Between 210 °C and 225 °C, the beans cross the medium roast territory. At the latter end of this range, the second crack also happens. This is where a less audible cracking sound is heard, signifying that the bean has expanded substantially and lost all of its moisture content. Acidity and caffeine are significantly reduced as well. If you want coffee that balances between roast and origin flavors, as well as moderate amounts of caffeine per cup, then try brewing your own City or Full City roasts.
Finally, between 230 °C and 245 °C, the beans have been heated and cooked in a level that they have lost most, if not all, of their acidity and origin flavors. They now acquire full-bodied roast characteristics that are popular in European and Oriental cultures. These dark roasts also have the least amount of caffeine per serving. Popular variants of this roast include the aromatic French and Italian roasts with their almost-black beans.
Purchasing different roasts of the same origin bean can give you some idea on which roast is to your liking. Home roasting your own coffee beans can also be a great way of trying out the difference between these roasting levels. Roasting and brewing your own beans at home gives you fresher alternatives and economic advantages. You also get to have more control over the quality of your drink and experiment on your own tastes.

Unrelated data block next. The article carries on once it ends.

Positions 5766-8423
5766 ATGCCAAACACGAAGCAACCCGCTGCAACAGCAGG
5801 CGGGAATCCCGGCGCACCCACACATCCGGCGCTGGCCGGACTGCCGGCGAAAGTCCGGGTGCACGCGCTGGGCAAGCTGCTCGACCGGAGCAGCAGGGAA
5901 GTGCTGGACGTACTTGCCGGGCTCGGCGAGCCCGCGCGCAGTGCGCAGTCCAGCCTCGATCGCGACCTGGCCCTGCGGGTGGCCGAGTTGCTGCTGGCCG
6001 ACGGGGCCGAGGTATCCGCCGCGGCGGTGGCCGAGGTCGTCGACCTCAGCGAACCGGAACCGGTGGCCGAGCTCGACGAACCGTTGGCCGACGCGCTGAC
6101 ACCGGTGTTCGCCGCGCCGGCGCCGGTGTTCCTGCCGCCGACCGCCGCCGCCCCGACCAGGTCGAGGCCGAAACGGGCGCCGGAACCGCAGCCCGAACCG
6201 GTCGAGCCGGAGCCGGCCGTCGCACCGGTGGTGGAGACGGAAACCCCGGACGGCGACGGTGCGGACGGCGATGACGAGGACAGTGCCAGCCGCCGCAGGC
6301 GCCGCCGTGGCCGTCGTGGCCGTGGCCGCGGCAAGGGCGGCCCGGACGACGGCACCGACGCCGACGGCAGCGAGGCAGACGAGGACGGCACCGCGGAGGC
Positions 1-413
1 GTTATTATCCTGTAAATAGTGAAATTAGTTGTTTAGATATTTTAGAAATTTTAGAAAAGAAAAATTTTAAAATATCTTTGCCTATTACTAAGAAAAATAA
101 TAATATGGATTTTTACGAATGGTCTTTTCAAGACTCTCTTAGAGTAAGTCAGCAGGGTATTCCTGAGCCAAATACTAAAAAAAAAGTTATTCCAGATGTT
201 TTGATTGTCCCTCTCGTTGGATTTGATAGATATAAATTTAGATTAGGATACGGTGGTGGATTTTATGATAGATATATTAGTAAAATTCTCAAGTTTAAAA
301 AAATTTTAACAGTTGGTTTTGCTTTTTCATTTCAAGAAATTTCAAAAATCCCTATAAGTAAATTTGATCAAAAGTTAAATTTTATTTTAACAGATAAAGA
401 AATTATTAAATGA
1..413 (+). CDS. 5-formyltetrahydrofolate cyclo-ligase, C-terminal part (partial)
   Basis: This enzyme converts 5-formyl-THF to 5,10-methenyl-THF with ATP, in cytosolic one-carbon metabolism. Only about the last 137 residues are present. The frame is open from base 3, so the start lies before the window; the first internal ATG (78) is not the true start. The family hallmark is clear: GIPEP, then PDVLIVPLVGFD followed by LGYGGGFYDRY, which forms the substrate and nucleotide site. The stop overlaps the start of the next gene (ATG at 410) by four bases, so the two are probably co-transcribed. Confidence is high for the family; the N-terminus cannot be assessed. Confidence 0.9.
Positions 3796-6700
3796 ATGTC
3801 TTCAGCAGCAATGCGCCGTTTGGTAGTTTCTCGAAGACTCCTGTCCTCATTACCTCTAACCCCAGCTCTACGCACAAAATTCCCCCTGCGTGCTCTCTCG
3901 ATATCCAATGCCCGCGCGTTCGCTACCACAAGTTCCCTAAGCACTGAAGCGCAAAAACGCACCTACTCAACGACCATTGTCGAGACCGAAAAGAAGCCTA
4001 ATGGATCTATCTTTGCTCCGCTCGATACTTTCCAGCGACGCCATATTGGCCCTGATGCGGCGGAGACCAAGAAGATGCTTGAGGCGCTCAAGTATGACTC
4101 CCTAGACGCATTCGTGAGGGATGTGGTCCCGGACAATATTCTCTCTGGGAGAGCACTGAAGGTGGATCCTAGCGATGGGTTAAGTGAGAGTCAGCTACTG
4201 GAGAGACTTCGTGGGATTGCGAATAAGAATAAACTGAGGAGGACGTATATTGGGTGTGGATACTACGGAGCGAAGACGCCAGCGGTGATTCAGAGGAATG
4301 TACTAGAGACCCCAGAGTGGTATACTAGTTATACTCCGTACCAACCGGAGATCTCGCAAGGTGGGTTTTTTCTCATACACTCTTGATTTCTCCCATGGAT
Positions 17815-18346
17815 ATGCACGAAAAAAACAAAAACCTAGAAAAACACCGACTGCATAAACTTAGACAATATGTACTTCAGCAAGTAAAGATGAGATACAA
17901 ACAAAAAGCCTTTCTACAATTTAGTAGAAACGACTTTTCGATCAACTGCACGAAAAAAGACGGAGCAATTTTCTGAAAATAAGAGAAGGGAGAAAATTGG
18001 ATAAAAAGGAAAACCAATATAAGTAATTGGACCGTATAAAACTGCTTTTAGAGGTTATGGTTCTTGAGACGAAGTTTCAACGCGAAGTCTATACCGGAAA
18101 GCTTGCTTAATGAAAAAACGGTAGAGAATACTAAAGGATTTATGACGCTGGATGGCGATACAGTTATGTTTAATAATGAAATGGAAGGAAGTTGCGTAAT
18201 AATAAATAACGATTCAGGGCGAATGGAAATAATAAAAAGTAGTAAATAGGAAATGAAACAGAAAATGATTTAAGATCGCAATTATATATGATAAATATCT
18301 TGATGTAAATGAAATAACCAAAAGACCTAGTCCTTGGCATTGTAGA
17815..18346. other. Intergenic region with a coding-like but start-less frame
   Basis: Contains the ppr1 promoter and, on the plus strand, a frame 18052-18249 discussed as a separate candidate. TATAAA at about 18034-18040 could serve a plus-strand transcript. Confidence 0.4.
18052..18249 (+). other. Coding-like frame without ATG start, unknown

The Importance of Knowing
Getting to know the amount of caffeine in your coffee might seem mundane for you. Some people would just drink their one or two cups of coffee in the morning and they are good to go. For others, getting to know the specific details on their caffeine intake is important, either as a fascination or for health reasons.
Most health authorities claim that the safe amount of daily caffeine intake is around 300-400 milligrams per day. If you tally that up with the fact that a 7 oz. cup can contain an average of 100 mg of caffeine, that should give you a rough estimate of 3 to 4 cups a day. That is only a rough estimate as caffeine varies in amount depending on the factors above. By understanding these factors, you could get a clearer picture of your caffeine intake. It is always a good thing to know more about anything you are putting in your body and caffeine is no exception.
Preferences: Choosing to your Liking
In the end, choosing which roast you prefer all boils down to your predilections. Do you like stronger, tart flavors with a quick pick-me-up with one drink? Then the light roast is perfect for you. Alternatively, would you rather leisurely enjoy two or three cups a day with bittersweet roasted tones? If that were the case, a cup of French roast would be a perfect addition to your daily routine. No matter what you choose, you should always enjoy your coffee in moderation, as with all of life’s simple pleasures.